I do regret choosing to explore Kyoto on the weekend. I didn’t expect it to be bursting from the crowd. One could barely move through the throngs of people within a scenic location, with many sight-seekers pausing to snap pictures of a torii gate or a temple framed with fiery red maple leaves, stopping the human traffic like a red light. Everything would halt at that moment, as the people at the very front witnessed the awkward poses struck by their fellow tourists, and people towards the back, left with nothing to do, raise their cameras or phones to capture an artistic shot of the scenery around them. I was, doubtless, one of those irritating tourists, but left very unsatisfied with most of my pictures dotted with human heads.
Trying to capture a nice #ootd in Kyoto is near impossible with all the crowd. So I mostly played around with introducing the sights on Instastories, and snacking along the touristy stalls down the streets.
A once serene Kyoto is now bustling with tourists.
Fushimi Inari Shrine
My first stop was at Fushimi Inari Shrine (伏見稲荷大社, Fushimi Inari Taisha).
Fushimi Inari Shrine is a shrine dedicated to Inari, the god of rice and sake. It is most famous for its thousands of vermillion torii gates that line up to Mount Inari, and was bursting in the seams with seemingly millions of tourists. There wasn’t a place within the gates where you wouldn’t be photobombed by a sea of heads.
My next stop was Kiyomizudera (清水寺, “Pure Water Temple”). It was a long walk from the station to the temple, and people were all literally lining up along the path toward the temple, making the walk slow and tedious. Once I reached the temple, I found the place to be inundated with people! Perhaps not just because it was the weekend, but also maybe due to the fact that Kiyomizudera’s main hall will be undergoing construction in 2017, as well as the autumn illumination which was scheduled to be held from mid November to early December, Kiyomizudera was too bursting with a horde of tourists and locals. There was nowhere for me to take fanciful #ootds. I could hardly get a good shot of the temple itself.
The vibrant shotengai of Osaka
Since there isn’t much to talk about the sights, I shall move on to the mouth-watering food in Osaka. First, a stroll down the fascinating shotengai (shopping street) of Osaka. So vibrant and alive.
And my first meal has got to be okonomiyaki. Okonomiyaki is a savoury pancake made with a selection of ingredients spanning from seafood to pork and topped with mayonnaise, okonomiyaki sauce, aonori (green nori flakes) and katsuobushi (bonito flakes). It is my favourite dish from Osaka. When I first tried it, I fell in love with it. That simple. And since then I have been craving for an authentic okonomiyaki. When I finally had to chance to sink my jaws into this inviting pancake loaded with cabbage and seafood, I felt sheer felicity and contentment. I was in okonomiyaki heaven.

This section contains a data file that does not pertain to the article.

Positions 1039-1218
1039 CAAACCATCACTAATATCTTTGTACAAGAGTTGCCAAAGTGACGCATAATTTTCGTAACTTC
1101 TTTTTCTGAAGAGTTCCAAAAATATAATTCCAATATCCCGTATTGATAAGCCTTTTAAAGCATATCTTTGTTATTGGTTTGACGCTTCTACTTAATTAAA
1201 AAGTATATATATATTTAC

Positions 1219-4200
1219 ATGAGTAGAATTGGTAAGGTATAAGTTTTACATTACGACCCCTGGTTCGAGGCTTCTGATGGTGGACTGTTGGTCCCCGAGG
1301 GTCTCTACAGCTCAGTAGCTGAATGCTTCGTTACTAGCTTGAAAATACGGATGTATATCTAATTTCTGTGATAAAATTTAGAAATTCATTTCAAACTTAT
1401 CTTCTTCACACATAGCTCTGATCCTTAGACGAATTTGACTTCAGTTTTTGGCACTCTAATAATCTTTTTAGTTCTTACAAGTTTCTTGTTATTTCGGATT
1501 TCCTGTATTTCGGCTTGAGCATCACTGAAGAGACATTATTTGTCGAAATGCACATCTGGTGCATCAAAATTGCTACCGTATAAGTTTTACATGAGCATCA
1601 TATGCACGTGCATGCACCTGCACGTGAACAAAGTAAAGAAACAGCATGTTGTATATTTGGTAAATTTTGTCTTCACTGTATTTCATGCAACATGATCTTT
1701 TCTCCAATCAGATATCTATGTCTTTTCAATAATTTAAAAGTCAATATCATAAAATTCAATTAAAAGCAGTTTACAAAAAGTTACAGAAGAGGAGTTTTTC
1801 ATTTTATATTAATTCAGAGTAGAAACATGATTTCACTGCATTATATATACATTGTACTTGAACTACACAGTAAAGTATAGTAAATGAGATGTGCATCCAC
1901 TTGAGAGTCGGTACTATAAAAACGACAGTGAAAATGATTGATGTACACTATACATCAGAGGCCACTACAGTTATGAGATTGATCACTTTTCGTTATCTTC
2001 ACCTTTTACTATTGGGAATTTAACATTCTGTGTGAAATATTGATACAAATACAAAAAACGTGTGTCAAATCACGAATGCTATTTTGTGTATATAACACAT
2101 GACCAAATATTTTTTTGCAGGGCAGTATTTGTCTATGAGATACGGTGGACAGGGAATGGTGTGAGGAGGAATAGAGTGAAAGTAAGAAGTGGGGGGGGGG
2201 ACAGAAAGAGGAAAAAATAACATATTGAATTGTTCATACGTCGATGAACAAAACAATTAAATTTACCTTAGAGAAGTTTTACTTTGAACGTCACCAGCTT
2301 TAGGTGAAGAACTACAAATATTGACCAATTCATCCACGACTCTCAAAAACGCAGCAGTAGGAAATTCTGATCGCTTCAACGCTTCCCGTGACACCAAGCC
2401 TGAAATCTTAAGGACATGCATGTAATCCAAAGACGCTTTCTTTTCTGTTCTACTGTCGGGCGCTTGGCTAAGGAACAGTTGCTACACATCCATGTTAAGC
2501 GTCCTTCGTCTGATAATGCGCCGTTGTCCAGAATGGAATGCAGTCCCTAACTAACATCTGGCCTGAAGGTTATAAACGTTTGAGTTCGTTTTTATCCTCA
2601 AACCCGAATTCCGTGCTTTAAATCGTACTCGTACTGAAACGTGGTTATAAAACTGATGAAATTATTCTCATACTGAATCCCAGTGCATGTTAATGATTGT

Next, another traditional Osaka delicacy. Kushikatsu. “kushi” means skewer, “katsu” is a method of deep-frying food by breadcrumbing them. It is said to originate from Shinsekai in Osaka.
Finally, another traditional dish from Osaka. Takoyaki, a fabulous ball-shaped snack made with batter and typically filled with tako (diced octopus). Who hasn’t heard of it? But I never knew that it originated from Osaka. It was invented by a street vendor in Osaka in 1935, and since then its popularity has spread across the world.
I went to this shop called Takoya Dotonburi Kukuru (たこ家道頓堀くくる), one of the famous takoyaki shops in Japan. But I wasn’t at the main shop, unfortunately, so there wasn’t any Bikuri Takoyaki (jumbo-sized takoyaki with octopus tentacles pushing out of the ball). And I didn’t have time to eat the akashiyaki (octopus balls dipped in dashi) as I was rushing for the next shinkansen. I was looking forward to akashiyaki, as the dumpling is not made of flour, like takoyaki, rather it is made from eggs. Pity. Next time I definitely want to try these two.
Osaka Special Souvenir Snack
On a separate, funny note, I’m sure everyone knows about Shiroi Koibito (白い恋人). But have you heard of Omoshiroi Koibito (面白い恋人)? Shiroi Koibito means white lovers, while Omoshiroi Koibito means funny lover! It is a perfect representation of Osaka people. Just like them to come up with the idea of this souvenir as a parody of Shiroi Koibito. In case you don’t know, Osaka people are known for their comedic side. Many famous comedians come from Osaka. I love Osaka for its people, its culture, its slang, its food. ❤ But well, I didn’t buy it, so I don’t really know how it tastes like, but I heard the cream tastes rather like mitarashi dango, which is pretty good.